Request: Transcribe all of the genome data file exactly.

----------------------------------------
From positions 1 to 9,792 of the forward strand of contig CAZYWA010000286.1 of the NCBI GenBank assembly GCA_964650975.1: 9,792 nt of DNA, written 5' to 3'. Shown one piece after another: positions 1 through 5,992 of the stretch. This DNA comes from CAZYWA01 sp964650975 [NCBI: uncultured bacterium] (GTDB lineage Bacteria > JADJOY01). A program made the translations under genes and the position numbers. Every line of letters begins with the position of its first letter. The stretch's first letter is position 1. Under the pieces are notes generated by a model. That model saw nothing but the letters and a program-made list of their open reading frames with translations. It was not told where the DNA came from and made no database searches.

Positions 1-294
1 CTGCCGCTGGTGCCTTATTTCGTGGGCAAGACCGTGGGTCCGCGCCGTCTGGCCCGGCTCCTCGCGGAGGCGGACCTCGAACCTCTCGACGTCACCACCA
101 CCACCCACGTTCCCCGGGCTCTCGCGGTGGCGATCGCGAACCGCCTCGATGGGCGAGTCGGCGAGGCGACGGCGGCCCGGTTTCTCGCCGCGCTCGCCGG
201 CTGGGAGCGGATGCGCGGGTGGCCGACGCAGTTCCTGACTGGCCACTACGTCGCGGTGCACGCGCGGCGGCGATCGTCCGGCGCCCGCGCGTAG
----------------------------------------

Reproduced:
From positions 1 to 9,792 of the forward strand of contig CAZYWA010000286.1 of the NCBI GenBank assembly GCA_964650975.1: 9,792 nt of DNA, written 5' to 3'. Shown one piece after another: positions 1 through 5,992 of the stretch. This DNA comes from CAZYWA01 sp964650975 [NCBI: uncultured bacterium] (GTDB lineage Bacteria > JADJOY01). A program made the translations under genes and the position numbers. Every line of letters begins with the position of its first letter. The stretch's first letter is position 1. Under the pieces are notes generated by a model. That model saw nothing but the letters and a program-made list of their open reading frames with translations. It was not told where the DNA came from and made no database searches.

Positions 1-294
1 CTGCCGCTGGTGCCTTATTTCGTGGGCAAGACCGTGGGTCCGCGCCGTCTGGCCCGGCTCCTCGCGGAGGCGGACCTCGAACCTCTCGACGTCACCACCA
101 CCACCCACGTTCCCCGGGCTCTCGCGGTGGCGATCGCGAACCGCCTCGATGGGCGAGTCGGCGAGGCGACGGCGGCCCGGTTTCTCGCCGCGCTCGCCGG
201 CTGGGAGCGGATGCGCGGGTGGCCGACGCAGTTCCTGACTGGCCACTACGTCGCGGTGCACGCGCGGCGGCGATCGTCCGGCGCCCGCGCGTAG